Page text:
respectively. The domain names in contention redirected Internet users to the respondent's
web-site ‘’ which provided India-related news. The WIPO panel confirmed
satisfaction of all elements contained in Para 4(a) of UDRP and ordered transfer of impugned
domain names to complainant.

In Tata Sons Ltd v. The Advanced Information Technology Association114 the complainant, an
Indian MNC owned the well-known trademark TATA (a rare surname) which was registered by
the Indian respondent as ‘’. The panel found that the respondent had kept the web-site
inactive and had not furnished explanation for adoption of the said word and therefore he
should transfer the domain to the complainant as all the three elements of claim under para
4(a) of UDRP are fulfilled.

In Microsoft Corporation v. Amit Mehrotra115 the WIPO panel found that the domain name
‘’ registered by respondent was identical and confusingly similar to the trademark
‘MICROSOFT’( in which the complainant had rights and respondent had no legitimate interest)
and that the respondent’s domain name had been registered and was being used in bad faith.

110 2001 PTC 432 (Del). Decided on March 9, 2001 by Mukul Mudgal, Judge at High Court of Delhi,

111 2001 PTC 859 (Del). Decided on February 28, 2001 by N.G.Nandi, Judge at High Court of Delhi,

112 Case No. D2000-0014, Adm. Panel Decision, WIPO Arb. and Med. Centre.
113 Case No. D2000-0015, Adm. Panel Decision, WIPO Arb. and Med. Centre.
114 2001 PTC 129 (WIPO). Adm. Panel Decision Case No. D2000-0049 decided on April 6, 2000.
115 Case No. D2000-0053, Adm. Panel Decision, WIPO Arb. and Med. Centre.

In Mahindra & Mahindra Limited v. Neoplanet Solutions116 the Complainant was a well-known
manufacturer and exporter of tractors and utility vehicles under the trademark 'Mahindra'
which, at least in relation to motor vehicles, was associated exclusively with the Complainant.
The Panelist concluded that the respondent’s domain name “” be transferred to
the complainant as it was identical to the trademark of the Complainant in which the
respondent had no legitimate interests and had been registered in bad faith.

In ITC limited v. Buy This Name117 the complainant, trading under the coined service mark ITC,
had registered several domain names in which ITC formed a leading and distinctive part, such
as; <> <> <> <> <> <>
<>. The respondent's domain name "itc threadneedle" was held to be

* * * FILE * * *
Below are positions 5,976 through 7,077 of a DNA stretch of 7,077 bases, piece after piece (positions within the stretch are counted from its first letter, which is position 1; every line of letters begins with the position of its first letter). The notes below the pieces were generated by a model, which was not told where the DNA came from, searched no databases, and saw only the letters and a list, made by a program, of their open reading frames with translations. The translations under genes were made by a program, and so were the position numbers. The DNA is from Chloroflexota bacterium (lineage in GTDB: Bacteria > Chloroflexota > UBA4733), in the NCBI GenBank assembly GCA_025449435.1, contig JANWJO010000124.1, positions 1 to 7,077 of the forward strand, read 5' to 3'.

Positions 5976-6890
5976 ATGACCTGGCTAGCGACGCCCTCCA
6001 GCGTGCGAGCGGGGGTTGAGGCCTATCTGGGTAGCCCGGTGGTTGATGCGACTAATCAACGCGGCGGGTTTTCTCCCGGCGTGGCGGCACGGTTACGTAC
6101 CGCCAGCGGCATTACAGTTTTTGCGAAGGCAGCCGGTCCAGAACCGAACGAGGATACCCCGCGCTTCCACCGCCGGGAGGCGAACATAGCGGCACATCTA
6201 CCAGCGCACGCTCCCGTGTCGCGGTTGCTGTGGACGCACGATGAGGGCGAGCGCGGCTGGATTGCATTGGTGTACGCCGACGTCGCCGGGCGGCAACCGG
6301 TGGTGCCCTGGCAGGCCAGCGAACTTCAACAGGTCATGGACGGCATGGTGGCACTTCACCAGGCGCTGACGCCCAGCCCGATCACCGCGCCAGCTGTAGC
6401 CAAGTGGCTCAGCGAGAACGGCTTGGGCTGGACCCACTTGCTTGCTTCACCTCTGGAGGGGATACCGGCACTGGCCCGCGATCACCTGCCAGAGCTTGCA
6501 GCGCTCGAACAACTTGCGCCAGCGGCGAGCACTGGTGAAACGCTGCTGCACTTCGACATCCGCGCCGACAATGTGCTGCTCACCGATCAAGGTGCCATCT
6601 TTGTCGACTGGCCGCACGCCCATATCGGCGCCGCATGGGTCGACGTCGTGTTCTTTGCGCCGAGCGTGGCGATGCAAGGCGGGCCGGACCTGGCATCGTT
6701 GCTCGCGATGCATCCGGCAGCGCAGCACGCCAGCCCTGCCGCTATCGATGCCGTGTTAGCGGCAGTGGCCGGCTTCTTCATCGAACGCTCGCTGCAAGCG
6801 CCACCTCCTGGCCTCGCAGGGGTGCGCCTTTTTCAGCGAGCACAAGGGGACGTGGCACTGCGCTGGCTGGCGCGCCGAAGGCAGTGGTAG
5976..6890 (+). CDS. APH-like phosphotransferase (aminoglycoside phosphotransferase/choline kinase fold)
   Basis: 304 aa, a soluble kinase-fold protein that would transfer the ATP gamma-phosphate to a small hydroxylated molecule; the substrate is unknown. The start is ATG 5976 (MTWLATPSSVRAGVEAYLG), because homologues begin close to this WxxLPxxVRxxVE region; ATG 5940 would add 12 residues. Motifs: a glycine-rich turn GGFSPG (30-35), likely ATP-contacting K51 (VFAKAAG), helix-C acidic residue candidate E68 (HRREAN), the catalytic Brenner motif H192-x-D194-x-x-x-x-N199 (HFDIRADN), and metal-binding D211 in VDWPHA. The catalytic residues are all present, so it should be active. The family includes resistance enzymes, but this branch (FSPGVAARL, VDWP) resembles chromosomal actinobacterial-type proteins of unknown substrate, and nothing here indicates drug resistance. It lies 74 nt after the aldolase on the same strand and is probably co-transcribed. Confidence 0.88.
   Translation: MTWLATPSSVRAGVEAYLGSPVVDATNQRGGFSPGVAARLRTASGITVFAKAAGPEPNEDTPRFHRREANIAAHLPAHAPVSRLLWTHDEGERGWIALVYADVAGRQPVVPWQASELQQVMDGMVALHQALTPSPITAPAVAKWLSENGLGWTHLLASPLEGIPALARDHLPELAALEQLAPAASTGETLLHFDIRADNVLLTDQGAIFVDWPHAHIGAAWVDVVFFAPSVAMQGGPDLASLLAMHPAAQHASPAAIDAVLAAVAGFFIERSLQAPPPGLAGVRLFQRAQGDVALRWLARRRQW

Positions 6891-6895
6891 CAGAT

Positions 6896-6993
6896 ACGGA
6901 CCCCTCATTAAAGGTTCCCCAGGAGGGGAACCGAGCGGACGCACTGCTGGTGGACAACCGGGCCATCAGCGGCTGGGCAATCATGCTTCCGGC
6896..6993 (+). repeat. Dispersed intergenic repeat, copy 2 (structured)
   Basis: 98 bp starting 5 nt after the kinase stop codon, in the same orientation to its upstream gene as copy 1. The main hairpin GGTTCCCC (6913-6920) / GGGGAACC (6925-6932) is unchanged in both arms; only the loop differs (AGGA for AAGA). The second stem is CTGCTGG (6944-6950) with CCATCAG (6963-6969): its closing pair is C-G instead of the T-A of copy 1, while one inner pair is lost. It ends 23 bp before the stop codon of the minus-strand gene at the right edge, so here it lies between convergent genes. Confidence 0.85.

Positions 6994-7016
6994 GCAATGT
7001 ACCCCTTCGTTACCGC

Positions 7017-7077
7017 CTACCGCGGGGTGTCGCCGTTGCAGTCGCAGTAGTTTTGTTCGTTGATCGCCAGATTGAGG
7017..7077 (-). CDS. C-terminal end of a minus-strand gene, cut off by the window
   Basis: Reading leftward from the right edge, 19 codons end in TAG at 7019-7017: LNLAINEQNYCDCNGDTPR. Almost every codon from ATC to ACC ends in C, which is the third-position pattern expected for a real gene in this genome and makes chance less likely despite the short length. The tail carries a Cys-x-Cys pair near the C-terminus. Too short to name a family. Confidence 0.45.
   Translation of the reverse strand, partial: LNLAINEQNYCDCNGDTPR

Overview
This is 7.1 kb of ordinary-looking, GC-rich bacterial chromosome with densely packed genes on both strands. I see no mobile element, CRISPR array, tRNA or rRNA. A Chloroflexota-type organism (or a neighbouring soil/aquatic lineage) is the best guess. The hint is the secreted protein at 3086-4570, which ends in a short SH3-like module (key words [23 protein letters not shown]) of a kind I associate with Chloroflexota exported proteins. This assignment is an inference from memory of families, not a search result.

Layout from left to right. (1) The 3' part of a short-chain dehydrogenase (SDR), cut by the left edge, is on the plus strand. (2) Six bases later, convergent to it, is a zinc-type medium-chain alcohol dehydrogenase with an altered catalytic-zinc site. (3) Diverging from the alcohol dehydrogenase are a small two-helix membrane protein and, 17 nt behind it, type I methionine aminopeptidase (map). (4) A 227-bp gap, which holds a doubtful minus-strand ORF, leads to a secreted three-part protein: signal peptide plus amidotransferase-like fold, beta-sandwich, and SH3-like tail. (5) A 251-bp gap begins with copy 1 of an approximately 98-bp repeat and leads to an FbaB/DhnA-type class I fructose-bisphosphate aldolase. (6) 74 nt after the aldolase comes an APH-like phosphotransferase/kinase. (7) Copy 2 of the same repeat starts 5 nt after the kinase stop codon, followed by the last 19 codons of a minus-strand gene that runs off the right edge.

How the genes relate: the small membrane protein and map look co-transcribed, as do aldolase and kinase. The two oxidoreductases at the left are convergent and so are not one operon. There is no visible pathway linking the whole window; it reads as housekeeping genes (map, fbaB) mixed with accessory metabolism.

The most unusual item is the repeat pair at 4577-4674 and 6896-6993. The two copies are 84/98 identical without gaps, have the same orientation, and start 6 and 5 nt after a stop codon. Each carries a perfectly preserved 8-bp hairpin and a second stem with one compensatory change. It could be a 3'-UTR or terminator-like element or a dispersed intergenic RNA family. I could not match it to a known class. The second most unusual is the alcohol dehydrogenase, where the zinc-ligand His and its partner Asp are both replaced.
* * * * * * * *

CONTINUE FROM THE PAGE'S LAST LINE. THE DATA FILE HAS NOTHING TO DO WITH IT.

confusingly similar to the Complainant’s ITC Threadneedle trademark and a bad faith
registration and the respondent was thereby ordered to transfer it to the complainant.

In IIT Bombay, Powai, v Indsoft118 the Domain Name in dispute was <> registered
with the respondent which was confusingly identical to the complainant's distinctive service
mark IIT which had gained immense goodwill and reputation for its superb academic education.
The Panel decided that the Respondent should transfer the domain as he had no rights or
legitimate interests in respect of the said domain and because it had been registered and was
being used in bad faith.

Microsoft Corporation v. Deepak Chandwani & Anr., the defendant, a Delhi based Computer
and networking company, had without permission, registered the ‘famous’ trademark
‘MICROSOFT’ as a part of a domain name ‘’ and also used the same as a
trademark on its website. The Delhi HC restrained the defendant from using the domain name and also from transferring its rights to the third parties.


Inventions are characteristically protected by patents.119 The patent system provides a
framework for innovation and technological development by, on the one hand, granting an
exclusive right to the owner of a patent to exploit an invention for a limited period120 and,
on the other hand, balancing this right with a corresponding duty to disclose the
information concerning the patented invention to the public. This information, which is
classified and stored in the patent documentation, is available to anyone and, increasingly,

116 Case No. D2000–0248.

117 Case No. D2002-0007.
118 Case No. D2002-0078.
119 Virtually every country that accords legal protection to inventions – and there are more than 155
such countries – gives such protection through the patent system. In addition, inventions may also be
protected by other types of rights, such as utility models or trade secrets. The international protection
conferred by a patent is recognized in two multilateral treaties: the Paris Convention for the Protection